Was radio your first career aspiration? Or did you find interest in the industry once you landed the internship in college?
It was a mix of both. When I was an undergrad, I actually was pre-med biology. I was doing college radio on the side as just something for fun. I always loved music, and when I saw a campus notice saying, "Submit a mixtape and become a college radio DJ," I thought, wow, that's really fun. I could mix the science and music.
Then, after a bit of time working there, I realized this is actually what I really want to do -- work in radio and work in music. I love communication; I actually was minoring in Communication and English. So, really, it was just making that the priority in my life and my career, and that's what I did.
I never had the aspiration four years ago as an intern thinking, “I'm going to be the host of ‘blank’” -- or, my voice is going to be heard on over 200 NPR stations. It was really just learning as much as I can, and having fun in the process; just growing all my skills and trying to figure out what are the most innovative and cool ways to do things.
I think that's what I've been able to do, and it's brought me to this point where I've been able to guest host a program, work in music, meet musicians, and emphasize the importance of local music. So, I don't really know where the career is going. I don't think I have an absolute goal in mind, but I know that I'm to the point right now where I'm very happy with how it's flowed so far.
For other students to have an opportunity like this, whether in radio or public media, what would you recommend they do?
Don't be afraid to ask questions, ask for help, or see if you can be involved in something, even if you don't have that much experience, or you don't know the person that you're asking this about. I didn't really have that much experience. I had a few years of college radio experience, but I didn't have a public radio experience to this degree.
Throughout the process, I've just been interested in learning about everything from marketing, to digital media, to podcasts, to radio. I think having that passion and being able to ask questions of people has really shown them that I'm interested. I'm passionate. I want to be involved. I want to help out.
So, I definitely think that's a lesson to learn. It's just being open to things and not being afraid to put yourself out there. Beyond that – again -- you don't have to have a set path. You can do a lot of different things, and being open to that process really gives you the ability to be flexible and for others to see that in you.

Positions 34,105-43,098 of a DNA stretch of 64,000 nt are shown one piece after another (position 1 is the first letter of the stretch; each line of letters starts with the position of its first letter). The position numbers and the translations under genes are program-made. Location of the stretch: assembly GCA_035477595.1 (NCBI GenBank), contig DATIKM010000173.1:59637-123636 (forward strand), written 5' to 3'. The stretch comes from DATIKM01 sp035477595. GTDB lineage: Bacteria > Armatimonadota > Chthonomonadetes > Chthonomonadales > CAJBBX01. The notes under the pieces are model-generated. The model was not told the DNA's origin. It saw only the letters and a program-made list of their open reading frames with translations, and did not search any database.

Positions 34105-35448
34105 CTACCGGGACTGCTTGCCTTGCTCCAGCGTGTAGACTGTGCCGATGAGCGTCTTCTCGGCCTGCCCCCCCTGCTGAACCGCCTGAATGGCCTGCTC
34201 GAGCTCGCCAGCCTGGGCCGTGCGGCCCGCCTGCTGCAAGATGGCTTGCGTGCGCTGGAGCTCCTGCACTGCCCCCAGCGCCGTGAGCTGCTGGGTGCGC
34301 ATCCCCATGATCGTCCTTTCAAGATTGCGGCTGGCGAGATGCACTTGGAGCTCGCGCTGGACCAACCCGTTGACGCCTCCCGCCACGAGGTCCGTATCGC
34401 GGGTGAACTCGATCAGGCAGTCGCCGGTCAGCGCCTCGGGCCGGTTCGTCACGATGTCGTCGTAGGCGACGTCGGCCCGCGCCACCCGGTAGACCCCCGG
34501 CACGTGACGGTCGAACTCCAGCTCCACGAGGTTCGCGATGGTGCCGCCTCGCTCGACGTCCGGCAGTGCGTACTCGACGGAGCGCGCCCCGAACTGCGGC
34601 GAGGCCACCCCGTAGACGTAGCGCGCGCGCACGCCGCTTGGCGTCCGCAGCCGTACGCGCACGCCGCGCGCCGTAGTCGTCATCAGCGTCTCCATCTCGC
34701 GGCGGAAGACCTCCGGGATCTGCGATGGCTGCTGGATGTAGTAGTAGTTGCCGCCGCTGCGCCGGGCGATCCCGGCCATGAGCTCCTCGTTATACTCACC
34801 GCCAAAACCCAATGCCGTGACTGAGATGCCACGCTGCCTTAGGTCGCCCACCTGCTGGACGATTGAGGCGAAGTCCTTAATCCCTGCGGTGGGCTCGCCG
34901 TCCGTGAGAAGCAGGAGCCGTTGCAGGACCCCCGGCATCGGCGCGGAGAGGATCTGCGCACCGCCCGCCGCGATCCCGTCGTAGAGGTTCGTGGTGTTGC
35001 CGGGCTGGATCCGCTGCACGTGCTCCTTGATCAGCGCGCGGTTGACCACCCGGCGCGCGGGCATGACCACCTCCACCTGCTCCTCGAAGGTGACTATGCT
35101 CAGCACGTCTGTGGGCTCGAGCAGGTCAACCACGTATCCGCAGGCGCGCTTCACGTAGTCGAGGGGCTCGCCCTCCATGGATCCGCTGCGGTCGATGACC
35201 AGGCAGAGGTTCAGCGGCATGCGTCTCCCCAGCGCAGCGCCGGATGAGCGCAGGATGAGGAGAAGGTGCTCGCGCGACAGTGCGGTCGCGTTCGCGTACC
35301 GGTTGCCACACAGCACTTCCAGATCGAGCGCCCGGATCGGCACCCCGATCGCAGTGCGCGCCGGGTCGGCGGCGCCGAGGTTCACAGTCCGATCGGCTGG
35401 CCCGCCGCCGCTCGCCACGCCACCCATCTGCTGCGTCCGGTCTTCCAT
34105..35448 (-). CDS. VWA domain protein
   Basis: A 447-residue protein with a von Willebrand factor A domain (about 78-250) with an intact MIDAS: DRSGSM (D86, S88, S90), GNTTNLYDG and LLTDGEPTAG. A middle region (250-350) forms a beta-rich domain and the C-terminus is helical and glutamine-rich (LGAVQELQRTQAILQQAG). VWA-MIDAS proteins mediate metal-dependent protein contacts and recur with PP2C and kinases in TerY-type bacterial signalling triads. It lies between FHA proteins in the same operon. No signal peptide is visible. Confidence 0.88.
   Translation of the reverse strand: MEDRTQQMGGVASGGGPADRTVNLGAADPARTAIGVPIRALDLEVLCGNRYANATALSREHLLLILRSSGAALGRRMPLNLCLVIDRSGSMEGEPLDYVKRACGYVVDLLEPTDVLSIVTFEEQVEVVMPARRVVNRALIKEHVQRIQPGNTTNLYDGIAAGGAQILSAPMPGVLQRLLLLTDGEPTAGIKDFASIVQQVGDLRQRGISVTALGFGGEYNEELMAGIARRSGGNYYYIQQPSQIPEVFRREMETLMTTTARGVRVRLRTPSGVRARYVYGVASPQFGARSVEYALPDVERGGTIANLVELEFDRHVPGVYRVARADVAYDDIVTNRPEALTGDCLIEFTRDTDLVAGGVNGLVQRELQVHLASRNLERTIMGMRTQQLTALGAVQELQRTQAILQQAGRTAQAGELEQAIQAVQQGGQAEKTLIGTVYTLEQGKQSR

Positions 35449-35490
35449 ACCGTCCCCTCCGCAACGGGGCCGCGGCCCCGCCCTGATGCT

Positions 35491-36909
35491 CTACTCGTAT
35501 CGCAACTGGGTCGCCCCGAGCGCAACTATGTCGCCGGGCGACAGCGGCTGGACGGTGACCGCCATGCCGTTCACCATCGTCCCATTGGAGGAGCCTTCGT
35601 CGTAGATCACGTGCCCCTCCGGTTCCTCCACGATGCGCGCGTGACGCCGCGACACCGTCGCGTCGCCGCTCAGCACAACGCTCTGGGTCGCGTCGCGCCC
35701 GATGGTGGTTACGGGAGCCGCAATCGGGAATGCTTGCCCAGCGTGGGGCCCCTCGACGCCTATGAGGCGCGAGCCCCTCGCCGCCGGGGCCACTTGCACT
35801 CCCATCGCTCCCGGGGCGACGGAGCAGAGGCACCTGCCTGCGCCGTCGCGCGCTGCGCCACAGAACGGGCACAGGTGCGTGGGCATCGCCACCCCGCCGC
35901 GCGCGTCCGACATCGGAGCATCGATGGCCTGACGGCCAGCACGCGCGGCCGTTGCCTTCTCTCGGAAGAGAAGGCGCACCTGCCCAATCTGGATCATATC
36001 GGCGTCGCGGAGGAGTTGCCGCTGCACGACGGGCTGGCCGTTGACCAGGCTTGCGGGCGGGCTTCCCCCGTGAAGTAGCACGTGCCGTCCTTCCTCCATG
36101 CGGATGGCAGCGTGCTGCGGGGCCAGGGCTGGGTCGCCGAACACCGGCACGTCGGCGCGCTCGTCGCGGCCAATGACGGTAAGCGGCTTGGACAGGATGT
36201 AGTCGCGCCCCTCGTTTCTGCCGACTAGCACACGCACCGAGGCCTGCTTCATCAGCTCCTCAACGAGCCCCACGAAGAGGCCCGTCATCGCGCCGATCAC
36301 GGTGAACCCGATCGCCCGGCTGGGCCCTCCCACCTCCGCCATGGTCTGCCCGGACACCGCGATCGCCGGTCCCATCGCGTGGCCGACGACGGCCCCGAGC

Joni’s Program Experience
Why did you choose American University for your MA in Strategic Communication?
I was itching for stimulation and wanted to get back into writing. It was nice to have a year to relax after undergrad, but I was looking for something that could really get me thinking again -- help me learn more about communication.
I also was looking for an opportunity to progress my skills while being able to stay and continue my career in Charleston, West Virginia. So, looking for an accredited program that could teach me so many different parts and facets of communication and allow me to be both a student and a career professional -- American University knocked those three elements out of the park.
I also had some experience with American University. I had friends that went there for undergrad, and I knew it was a good choice for them.
And in the case of public media, American University works with Current, which is the organization that covers public media news. I'm a supporter of them and their work in highlighting the communications strengths and updates in the world of public radio.
Also, just the fact that American is really a school for communication professionals, by communication professionals. So I think between all those reasons, especially the public media one, I just knew this would work out with what I'm wanting to get out of a degree, but also what I'm wanting to do for my career.
Describe the program and your experience as a student thus far.
Current, Relevant Courses
The program's been great. The professors keep the program current by using case studies that remain quite relevant, like in our social media course, where we had to use social media on a weekly basis while keeping an eye on trending topics and current events.
Be a Participant and Self-Starter